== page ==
By Patrick Mennem
British Leyland could have boosted their car sales by 25 per cent, this year, it was claimed yesterday. The only snag was that they couldn’t make enough cars. Explaining this at the weekend, deputy chairman John Barber said that industrial trouble within the company had lost some sales.
But sales had been hardest hit by troubles from outside. And even with a clean production run, they would not have been able to meet the unprecedented demand for their cars at home and overseas . Mr Barber added: “We intend to increase production next year, but we will still be unable to meet demand. If it is maintained at the current level.”
Mr John Carpenter, sales director of the company’s Rover-Triumph section, said that he had never known a time when sales were so buoyant. “The demand is there, but we cannot get the production at the moment,” he added.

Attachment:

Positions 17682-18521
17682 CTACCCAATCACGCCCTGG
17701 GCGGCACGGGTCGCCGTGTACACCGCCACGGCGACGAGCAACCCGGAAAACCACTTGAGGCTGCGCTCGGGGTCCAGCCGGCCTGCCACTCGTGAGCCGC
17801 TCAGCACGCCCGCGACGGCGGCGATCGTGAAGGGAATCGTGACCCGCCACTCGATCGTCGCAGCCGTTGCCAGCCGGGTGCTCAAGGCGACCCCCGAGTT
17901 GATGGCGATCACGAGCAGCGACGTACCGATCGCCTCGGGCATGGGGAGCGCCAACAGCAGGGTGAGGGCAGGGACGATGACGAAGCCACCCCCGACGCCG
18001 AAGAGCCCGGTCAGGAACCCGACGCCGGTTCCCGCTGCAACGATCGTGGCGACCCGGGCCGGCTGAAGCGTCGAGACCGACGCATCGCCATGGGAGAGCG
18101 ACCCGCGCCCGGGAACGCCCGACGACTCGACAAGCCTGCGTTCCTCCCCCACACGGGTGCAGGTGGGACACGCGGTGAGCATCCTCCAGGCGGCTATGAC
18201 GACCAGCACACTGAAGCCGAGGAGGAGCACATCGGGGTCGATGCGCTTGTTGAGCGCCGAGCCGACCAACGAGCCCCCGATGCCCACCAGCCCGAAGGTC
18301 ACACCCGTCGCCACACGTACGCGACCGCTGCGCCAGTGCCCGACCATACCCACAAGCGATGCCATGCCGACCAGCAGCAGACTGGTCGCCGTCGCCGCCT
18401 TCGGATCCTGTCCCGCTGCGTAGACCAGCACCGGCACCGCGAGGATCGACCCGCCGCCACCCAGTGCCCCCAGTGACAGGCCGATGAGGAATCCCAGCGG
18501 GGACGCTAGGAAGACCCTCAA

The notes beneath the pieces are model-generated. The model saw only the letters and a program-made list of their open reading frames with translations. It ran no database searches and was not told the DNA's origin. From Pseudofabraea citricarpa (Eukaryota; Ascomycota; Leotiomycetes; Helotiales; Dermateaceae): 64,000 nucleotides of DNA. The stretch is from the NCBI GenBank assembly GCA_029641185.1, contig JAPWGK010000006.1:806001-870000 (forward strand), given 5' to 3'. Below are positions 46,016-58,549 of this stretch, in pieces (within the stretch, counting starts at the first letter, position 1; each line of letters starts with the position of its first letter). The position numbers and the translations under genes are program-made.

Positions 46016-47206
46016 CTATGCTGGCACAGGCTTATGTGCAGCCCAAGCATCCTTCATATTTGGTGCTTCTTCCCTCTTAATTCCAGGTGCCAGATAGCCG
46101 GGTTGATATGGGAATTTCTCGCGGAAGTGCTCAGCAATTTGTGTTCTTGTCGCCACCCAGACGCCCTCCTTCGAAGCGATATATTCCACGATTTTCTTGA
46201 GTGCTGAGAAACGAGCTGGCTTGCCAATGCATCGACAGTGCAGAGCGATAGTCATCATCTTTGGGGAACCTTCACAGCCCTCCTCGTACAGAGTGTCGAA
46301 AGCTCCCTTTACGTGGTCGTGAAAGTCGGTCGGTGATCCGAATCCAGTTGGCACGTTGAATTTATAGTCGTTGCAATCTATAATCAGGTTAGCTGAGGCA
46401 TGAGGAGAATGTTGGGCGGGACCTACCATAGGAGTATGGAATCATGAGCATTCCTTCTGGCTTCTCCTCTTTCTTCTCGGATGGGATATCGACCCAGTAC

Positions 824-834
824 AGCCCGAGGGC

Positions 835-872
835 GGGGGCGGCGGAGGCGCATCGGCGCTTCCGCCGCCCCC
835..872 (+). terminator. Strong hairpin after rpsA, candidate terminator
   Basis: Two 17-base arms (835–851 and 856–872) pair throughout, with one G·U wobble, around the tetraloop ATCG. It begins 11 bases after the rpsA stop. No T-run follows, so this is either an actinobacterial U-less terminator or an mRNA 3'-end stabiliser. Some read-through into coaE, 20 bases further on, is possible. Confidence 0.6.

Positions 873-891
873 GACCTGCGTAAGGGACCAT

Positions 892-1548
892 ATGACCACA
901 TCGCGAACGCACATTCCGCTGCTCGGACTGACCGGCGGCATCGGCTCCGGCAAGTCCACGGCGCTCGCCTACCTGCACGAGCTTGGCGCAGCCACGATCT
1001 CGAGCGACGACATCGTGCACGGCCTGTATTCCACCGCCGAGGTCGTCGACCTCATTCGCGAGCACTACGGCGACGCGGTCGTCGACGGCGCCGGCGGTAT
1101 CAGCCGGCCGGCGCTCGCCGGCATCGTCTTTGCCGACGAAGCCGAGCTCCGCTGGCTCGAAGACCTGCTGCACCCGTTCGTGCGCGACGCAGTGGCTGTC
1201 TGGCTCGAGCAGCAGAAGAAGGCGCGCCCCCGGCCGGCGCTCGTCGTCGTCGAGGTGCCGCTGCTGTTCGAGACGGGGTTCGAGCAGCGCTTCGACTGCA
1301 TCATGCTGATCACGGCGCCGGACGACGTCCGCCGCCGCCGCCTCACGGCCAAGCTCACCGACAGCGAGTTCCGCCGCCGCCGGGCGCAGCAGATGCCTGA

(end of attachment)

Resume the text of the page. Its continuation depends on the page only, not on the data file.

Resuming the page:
Top management changes recently announced by British Leyland have all been geared to raising production. Every effort is being made to double up on sources of supply, to ensure that the production lines are not idle because of problems with outside suppliers.
Is the Editor of the Parkers website and price guide, formerly editor of Classic Car Weekly, and launch editor/creator of Modern Classics magazine. Has contributed to various motoring titles including Octane, Practical Classics, Evo, Honest John, CAR magazine, Autocar, Pistonheads, Diesel Car, Practical Performance Car, Performance French Car, Car Mechanics, Jaguar World Monthly, MG Enthusiast, Modern MINI, Practical Classics, Fifth Gear Website, Radio 4, and the the Motoring Independent...
Likes 'conditionally challenged' motors and taking them on unfeasible adventures all across Europe.
Latest posts by Keith Adams (see all)
- Blog : Rover 75 shown to the world – and torpedoed - 21 October 2018
- Concepts and prototypes : MG Rover RDX60 (2000-2005) - 21 October 2018
- The cars : MGF and TF development story (PR3) - 2 September 2018